ITHACA, N.Y. -- Two leading economic sociologists from Cornell University have co-edited a new book examining how capitalism works to bring social and economic order in an era of globalization and far-reaching change in the organization of economic life.
"The Economic Sociology of Capitalism" (Princeton University Press, 2005) seeks to offer a big-picture analysis of capitalism and how economic institutions, organizations and social networks -- such as social relations, culture, politics, law and gender -- shape or impact the dynamics of capitalism. It is co-edited by Victor Nee and Richard Swedberg, both professors of sociology at Cornell and the director and associate director, respectively, of the Center for the Study of Economy and Society at Cornell.
With 16 chapters by leading scholars in economic sociology, including a contribution by Douglass C. North, Nobel laureate in economics, the book is organized around three major themes: core issues and problems in the new study of capitalism; an analysis of capitalism in America, the leading capitalist economy in the world; and a look at the globalization of capitalism.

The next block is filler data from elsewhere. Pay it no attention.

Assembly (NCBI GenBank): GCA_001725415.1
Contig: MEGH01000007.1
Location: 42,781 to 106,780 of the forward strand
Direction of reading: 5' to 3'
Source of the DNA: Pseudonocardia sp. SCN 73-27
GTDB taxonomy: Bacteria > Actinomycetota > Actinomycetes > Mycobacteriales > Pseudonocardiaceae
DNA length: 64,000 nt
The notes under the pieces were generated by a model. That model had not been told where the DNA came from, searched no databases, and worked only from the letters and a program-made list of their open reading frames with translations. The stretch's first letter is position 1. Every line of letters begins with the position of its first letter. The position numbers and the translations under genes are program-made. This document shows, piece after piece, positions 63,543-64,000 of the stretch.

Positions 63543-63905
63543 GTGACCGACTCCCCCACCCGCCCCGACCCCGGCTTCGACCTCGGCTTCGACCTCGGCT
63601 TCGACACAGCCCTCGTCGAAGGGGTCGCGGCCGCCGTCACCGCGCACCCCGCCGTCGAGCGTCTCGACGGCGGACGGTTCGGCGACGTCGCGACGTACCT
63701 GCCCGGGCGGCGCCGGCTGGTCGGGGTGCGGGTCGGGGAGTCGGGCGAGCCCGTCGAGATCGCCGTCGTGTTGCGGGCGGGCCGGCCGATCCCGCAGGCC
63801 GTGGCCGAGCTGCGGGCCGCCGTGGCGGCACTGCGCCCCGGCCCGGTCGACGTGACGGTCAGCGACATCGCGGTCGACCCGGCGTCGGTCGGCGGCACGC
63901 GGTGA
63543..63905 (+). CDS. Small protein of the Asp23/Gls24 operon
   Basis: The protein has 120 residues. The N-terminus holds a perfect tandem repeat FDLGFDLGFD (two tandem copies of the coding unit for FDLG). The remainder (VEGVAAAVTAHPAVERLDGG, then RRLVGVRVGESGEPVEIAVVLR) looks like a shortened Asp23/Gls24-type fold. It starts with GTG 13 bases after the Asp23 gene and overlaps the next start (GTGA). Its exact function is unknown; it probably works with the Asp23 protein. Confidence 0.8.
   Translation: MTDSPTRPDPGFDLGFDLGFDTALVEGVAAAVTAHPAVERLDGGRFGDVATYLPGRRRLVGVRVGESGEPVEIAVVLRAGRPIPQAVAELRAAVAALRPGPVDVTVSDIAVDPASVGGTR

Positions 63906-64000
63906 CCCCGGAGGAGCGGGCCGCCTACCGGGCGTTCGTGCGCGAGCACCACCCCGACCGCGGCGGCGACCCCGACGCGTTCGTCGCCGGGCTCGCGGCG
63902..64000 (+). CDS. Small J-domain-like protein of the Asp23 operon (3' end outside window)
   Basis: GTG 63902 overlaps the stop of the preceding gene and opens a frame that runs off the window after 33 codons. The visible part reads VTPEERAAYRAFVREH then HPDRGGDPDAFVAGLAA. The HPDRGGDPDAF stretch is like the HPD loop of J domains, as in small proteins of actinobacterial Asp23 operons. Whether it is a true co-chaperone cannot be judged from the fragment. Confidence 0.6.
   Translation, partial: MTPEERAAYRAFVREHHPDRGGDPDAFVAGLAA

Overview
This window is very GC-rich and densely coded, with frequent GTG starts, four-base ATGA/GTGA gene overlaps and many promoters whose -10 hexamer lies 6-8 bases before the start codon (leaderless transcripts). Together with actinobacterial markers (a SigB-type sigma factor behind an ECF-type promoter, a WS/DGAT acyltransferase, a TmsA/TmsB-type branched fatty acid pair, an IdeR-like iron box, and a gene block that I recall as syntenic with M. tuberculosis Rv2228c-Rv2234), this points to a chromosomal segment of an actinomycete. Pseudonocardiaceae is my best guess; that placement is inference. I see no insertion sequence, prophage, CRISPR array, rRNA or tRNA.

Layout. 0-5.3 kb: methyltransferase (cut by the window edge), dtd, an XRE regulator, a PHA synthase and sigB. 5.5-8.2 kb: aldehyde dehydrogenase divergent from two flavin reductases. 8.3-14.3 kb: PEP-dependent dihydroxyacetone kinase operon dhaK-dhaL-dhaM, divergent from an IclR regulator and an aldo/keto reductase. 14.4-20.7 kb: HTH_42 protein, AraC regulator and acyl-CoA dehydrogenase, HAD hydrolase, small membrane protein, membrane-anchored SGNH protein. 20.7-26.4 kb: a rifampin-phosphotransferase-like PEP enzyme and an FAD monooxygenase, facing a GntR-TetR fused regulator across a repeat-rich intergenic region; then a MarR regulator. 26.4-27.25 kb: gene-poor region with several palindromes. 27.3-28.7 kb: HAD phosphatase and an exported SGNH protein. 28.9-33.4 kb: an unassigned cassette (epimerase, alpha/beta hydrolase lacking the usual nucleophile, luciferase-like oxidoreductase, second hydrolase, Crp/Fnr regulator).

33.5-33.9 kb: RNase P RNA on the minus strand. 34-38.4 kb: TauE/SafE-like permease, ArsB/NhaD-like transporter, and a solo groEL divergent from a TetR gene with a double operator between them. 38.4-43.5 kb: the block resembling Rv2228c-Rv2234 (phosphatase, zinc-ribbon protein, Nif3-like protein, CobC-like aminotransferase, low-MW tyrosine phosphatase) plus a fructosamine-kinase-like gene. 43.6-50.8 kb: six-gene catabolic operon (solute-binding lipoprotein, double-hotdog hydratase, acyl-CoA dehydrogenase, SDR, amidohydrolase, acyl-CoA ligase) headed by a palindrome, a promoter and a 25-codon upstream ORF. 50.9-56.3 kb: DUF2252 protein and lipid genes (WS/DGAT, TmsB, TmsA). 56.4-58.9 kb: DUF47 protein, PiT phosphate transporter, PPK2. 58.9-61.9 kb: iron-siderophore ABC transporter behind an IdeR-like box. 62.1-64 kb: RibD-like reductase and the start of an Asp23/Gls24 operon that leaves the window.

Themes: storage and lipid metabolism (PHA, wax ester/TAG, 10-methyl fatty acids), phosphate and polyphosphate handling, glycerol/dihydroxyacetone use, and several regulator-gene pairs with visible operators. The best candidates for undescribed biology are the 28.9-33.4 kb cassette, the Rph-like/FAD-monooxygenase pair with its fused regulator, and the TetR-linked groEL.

The 496-page book, available in both hardback and paperback, includes a foreword by Avner Greif, the Bowman Family Endowed Professor in the Humanities and Sciences at Stanford University and an economic historian, and a detailed introduction by the two Cornell editors.
Source: Eurekalert & othersLast reviewed: By John M. Grohol, Psy.D. on 21 Feb 2009
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